Term Life Insurance and Business Partners— Why They Go Together
Did you know that term life insurance can ensure a business can continue? Are you a business owner? Do you have a business partner? Have you discussed what would happen to your share of the business upon your death? Is your family ready (or capable) to step into your role in the business or will your partner need to look for someone to replace you? These are just some of the things to look at as a business owner. Life insurance may be a solution for some of your financial needs – either for key-man insurance or under a buy-sell agreement you and your business partner may have. It protects your family as well as your business needs.
Ultimately, your family (spouse, children) inherit your business – or your portion of it. Your partner may want to buy their share and having life insurance would help achieve that. The amount of coverage purchased depends on a variety of factors - the business’ market value, the percentage you own of the company, or how much the business would need (or lose by your absence as a key person in the organization) until a replacement is hired.
Term life insurance is a viable option for protecting your business interests. You may pay lower premiums for a higher amount of insurance with term vs. permanent life insurance. Term life insurance typically comes in four level premium periods – 10 years, 15 years, 20 and 30 years. Your age will also determine which level premium period is available to you. The older you are, the less-level period is potentially available.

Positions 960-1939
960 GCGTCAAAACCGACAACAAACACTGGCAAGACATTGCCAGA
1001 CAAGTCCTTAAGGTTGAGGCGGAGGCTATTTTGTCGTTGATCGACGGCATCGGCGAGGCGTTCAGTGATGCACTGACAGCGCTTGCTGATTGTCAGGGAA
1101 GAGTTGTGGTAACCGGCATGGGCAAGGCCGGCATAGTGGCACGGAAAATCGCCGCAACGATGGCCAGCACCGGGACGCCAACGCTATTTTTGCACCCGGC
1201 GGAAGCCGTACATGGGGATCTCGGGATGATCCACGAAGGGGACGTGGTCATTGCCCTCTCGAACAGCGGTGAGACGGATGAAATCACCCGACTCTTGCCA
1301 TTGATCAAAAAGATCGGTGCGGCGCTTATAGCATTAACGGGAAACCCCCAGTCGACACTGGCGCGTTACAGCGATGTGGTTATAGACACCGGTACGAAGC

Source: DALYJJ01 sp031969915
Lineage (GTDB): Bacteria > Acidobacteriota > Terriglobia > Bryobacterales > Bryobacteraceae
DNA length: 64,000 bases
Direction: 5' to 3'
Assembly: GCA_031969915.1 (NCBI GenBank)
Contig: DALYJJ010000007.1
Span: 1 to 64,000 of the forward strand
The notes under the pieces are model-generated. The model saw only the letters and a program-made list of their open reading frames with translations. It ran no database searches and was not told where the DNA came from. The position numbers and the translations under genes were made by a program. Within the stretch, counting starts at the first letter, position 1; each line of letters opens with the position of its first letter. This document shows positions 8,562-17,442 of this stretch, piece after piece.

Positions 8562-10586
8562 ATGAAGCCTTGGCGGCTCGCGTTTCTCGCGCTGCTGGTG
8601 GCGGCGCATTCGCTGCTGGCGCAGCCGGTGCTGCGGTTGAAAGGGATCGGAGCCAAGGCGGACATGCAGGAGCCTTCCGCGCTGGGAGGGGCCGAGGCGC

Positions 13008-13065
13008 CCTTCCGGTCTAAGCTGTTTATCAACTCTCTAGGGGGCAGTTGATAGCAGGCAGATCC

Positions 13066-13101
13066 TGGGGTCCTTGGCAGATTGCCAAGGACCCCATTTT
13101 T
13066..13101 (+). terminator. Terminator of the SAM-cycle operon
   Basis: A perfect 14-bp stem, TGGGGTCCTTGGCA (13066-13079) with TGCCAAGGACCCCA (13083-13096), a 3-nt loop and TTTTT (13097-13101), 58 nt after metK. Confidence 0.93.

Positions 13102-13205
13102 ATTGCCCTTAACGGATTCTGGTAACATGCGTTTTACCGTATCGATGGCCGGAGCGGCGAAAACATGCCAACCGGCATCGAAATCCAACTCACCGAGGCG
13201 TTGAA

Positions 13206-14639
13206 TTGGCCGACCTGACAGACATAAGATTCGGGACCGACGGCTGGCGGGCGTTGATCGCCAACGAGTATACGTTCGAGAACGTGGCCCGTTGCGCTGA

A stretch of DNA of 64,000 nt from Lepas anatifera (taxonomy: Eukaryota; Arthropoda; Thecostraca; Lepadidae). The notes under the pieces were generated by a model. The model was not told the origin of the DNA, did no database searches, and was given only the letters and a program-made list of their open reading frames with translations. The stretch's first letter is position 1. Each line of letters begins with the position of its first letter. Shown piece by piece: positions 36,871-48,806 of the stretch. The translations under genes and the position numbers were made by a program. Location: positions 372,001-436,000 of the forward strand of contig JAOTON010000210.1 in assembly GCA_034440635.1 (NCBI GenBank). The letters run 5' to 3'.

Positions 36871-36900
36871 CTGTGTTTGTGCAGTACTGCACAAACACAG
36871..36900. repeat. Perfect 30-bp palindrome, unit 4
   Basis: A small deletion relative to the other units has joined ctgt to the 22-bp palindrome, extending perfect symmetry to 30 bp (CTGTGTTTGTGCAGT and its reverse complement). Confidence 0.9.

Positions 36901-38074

The insurance policy can be set up two ways, (1) the business owns and is the beneficiary of the policy, or (2) the business partner owns and is the beneficiary of the policy. In either scenario, under a buy-sell agreement, the policy owner uses the proceeds to purchase your share of the business from your heirs. If purchased as a key-man policy, the death benefit may provide a financial cushion to the business until a replacement is hired and fully trained.
Life insurance can help your surviving business partners to have enough capital to keep your business going. Be prepared and make sure you are fully protected. As always, we encourage you to discuss these options with your attorney and accountant.
About the author: Melanie Tretheway has been in the life insurance business for over 30 years. She is a mother of two who loves baking, reading, gardening, and taking care of her family. Melanie takes great pride in making sure you are informed, especially when it comes to choosing the right life insurance policy for your family. You can contact Melanie at 1-800-651-1953 or MTretheway@Pivot.com.